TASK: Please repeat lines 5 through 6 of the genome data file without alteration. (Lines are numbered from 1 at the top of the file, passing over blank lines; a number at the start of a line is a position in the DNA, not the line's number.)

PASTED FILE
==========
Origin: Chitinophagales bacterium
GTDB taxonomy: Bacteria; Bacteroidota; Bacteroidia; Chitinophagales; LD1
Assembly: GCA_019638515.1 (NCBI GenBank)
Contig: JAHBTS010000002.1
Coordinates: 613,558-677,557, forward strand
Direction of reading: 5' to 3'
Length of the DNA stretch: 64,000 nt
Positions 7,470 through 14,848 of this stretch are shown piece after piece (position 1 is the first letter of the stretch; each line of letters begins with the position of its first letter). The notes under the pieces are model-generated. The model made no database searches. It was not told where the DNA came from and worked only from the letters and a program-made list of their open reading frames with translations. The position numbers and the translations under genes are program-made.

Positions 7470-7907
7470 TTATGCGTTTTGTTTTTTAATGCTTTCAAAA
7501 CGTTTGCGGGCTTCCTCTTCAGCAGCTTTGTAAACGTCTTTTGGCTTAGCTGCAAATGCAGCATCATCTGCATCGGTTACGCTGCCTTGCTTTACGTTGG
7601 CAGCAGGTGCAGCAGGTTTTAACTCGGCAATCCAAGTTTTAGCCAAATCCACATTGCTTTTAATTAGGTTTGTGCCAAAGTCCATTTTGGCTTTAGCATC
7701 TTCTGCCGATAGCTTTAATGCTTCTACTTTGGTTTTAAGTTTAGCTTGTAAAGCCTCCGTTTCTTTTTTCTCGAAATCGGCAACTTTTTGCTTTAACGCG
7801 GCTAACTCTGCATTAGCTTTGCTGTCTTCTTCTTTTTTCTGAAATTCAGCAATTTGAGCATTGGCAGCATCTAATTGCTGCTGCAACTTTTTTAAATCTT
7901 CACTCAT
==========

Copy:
Coordinates: 613,558-677,557, forward strand
Direction of reading: 5' to 3'